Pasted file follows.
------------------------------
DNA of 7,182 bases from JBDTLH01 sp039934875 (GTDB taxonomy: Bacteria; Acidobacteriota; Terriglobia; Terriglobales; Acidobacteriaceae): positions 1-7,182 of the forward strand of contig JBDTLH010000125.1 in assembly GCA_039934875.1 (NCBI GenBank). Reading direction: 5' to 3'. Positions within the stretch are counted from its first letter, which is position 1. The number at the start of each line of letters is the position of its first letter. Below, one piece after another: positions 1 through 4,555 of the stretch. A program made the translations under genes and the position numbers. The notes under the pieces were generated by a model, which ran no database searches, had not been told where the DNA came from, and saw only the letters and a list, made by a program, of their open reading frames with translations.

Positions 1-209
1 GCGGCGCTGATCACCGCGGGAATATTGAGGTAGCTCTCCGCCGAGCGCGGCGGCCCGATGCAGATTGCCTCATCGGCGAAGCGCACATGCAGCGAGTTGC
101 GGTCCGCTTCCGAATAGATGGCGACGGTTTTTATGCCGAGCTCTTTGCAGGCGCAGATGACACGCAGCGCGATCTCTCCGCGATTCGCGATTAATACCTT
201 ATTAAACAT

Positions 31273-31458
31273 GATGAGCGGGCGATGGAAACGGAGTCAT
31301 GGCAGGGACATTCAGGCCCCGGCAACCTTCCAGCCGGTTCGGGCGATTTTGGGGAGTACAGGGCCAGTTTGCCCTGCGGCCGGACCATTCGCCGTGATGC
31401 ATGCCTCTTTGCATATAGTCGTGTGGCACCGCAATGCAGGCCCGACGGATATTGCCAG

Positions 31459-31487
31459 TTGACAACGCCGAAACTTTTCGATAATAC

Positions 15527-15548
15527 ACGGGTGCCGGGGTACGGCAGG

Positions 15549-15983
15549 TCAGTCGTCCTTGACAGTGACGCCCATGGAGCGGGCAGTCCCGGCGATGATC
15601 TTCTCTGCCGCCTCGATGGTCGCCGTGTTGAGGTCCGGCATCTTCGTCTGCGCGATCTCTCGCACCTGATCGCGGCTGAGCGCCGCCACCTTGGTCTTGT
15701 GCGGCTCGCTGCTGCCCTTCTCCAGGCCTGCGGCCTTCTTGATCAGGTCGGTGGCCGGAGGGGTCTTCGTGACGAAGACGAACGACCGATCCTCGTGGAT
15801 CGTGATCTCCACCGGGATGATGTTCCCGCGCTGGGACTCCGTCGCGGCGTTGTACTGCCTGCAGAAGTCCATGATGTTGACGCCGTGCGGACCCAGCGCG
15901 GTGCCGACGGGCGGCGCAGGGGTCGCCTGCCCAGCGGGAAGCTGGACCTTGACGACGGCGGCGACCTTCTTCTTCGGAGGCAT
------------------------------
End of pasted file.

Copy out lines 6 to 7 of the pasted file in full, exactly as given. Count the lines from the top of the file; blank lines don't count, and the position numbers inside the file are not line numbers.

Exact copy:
Positions 31273-31458
31273 GATGAGCGGGCGATGGAAACGGAGTCAT